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Welcome the new ‘disruption-era’ leader

by Matt Smith | 25 Jul 2017

A new style of leader is emerging, one that’s able to combine courage in decision making with self-reflection and pragmatism. 1 Welcome the new ‘disruption-era’ leader

In professional services in particular, where professions spanning financial advice, accounting and law are literally teetering on the cusp of great technological change and challenges from new entrants, leaders require strong multi-disciplinary understanding to make decisions with speed and clarity.

It’s against this backdrop that Lucienne Cassidy, a senior associate at Ashurst, undertook the immersive Business Essentials for Executives program at The Wharton School, University of Pennsylvania in the United States this year.

The program was funded by FINSIA’s Hugh DT Williamson Scholarship, which awards $16,500 to a FINSIA member aged 35 and under to complete a leadership, education or professional development program of their choice.

Reflecting on the program after returning to Sydney in June, Cassidy highlights the emphasis the Wharton School leadership sessions place on self-reflection and feedback as tools leaders of tomorrow can use to ensure they remain dynamic and continue to learn and adapt their approach to issues as they arise.

Cassidy also points to the multi-disciplinary approach to the course content, which she says gives participants a foundation in areas outside of their core expertise while remaining relevant to managerial roles, for example financial accounting, operational strategy and marketing.

Into disruption

In particular, Cassidy recalls the focus on disruption during the operational strategy sessions and learning about strategies for organisations to act early to minimise risks and maximise opportunities presented by that disruption.1 Lucienne 
“The idea of a 'burning platform' surrounded by shark-infested water was introduced. It symbolises a choice – either you stay on the platform where failure is 100 per cent likely, or you jump off into shark infested waters - the water still carries significant risks, but there is a chance of survival if you can think creatively and act quickly,” Cassidy tells InFinance.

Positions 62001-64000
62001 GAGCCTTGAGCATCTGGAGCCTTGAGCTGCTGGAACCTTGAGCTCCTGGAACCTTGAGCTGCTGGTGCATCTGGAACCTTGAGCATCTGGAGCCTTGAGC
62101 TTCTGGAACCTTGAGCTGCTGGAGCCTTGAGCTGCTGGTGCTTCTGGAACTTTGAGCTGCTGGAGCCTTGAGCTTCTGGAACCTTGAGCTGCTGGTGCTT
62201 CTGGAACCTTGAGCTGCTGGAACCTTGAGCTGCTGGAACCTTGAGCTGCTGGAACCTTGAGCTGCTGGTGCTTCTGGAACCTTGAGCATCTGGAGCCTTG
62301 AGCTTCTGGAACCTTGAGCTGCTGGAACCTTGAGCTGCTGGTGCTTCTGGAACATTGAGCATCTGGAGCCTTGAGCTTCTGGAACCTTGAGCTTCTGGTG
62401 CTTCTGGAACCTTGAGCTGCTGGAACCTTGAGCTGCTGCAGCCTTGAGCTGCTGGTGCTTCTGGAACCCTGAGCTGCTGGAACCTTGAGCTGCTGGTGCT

“Like many service-based industries, professional services will no doubt see significant change and disruption in the coming decade – the earlier that organisations confront the risks of disruption the more chance they will of not just surviving it but using it to ultimately succeed,” she says.

Thirty professionals from across the world representing a range of industries and roles participated in the six day intensive program covering all aspects of management, including leadership, mentoring, financial accounting, marketing, operational management and talent management.

“The teaching was exceptional and despite the compact time for such a breadth of subjects the faculty was able to really delve into the issues in a meaningful way,” Cassidy recalls.

Cassidy joins a select group of up and coming leaders who have won the Hugh DT Williamson Scholarship. Applications for the 2018 scholarship for eligible FINSIA members will open soon.

Last year’s winner, Jenny Taing, previously a senior lawyer at the Australian Securities and Investments Commission, who recently joined Vanguard Investments Australia as a senior lawyer, talked about being a charismatic leader after completing the High Potential Leadership Program at Harvard.

In addition to the multi-disciplinary and operational strategy learnings she took away from her experience, Cassidy says the experience provided unparalleled exposure to the diverse experiences of professionals, not only across industries, but across the globe, as far reaching as the Bahamas, Nigeria, and Brazil.


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